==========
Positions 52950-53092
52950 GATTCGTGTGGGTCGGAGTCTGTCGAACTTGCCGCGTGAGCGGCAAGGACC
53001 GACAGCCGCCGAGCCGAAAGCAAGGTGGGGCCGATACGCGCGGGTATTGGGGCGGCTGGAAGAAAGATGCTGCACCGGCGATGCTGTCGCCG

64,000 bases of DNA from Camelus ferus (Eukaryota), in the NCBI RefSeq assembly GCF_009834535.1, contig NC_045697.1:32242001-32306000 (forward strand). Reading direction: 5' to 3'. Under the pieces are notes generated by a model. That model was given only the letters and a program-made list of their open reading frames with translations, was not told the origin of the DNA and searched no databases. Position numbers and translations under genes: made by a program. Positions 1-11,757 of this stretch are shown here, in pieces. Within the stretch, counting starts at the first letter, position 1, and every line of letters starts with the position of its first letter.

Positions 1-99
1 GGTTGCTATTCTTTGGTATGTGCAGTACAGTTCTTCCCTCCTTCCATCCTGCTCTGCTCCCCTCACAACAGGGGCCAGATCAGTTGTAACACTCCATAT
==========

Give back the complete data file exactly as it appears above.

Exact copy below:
Positions 52950-53092
52950 GATTCGTGTGGGTCGGAGTCTGTCGAACTTGCCGCGTGAGCGGCAAGGACC
53001 GACAGCCGCCGAGCCGAAAGCAAGGTGGGGCCGATACGCGCGGGTATTGGGGCGGCTGGAAGAAAGATGCTGCACCGGCGATGCTGTCGCCG

64,000 bases of DNA from Camelus ferus (Eukaryota), in the NCBI RefSeq assembly GCF_009834535.1, contig NC_045697.1:32242001-32306000 (forward strand). Reading direction: 5' to 3'. Under the pieces are notes generated by a model. That model was given only the letters and a program-made list of their open reading frames with translations, was not told the origin of the DNA and searched no databases. Position numbers and translations under genes: made by a program. Positions 1-11,757 of this stretch are shown here, in pieces. Within the stretch, counting starts at the first letter, position 1, and every line of letters starts with the position of its first letter.

Positions 1-99
1 GGTTGCTATTCTTTGGTATGTGCAGTACAGTTCTTCCCTCCTTCCATCCTGCTCTGCTCCCCTCACAACAGGGGCCAGATCAGTTGTAACACTCCATAT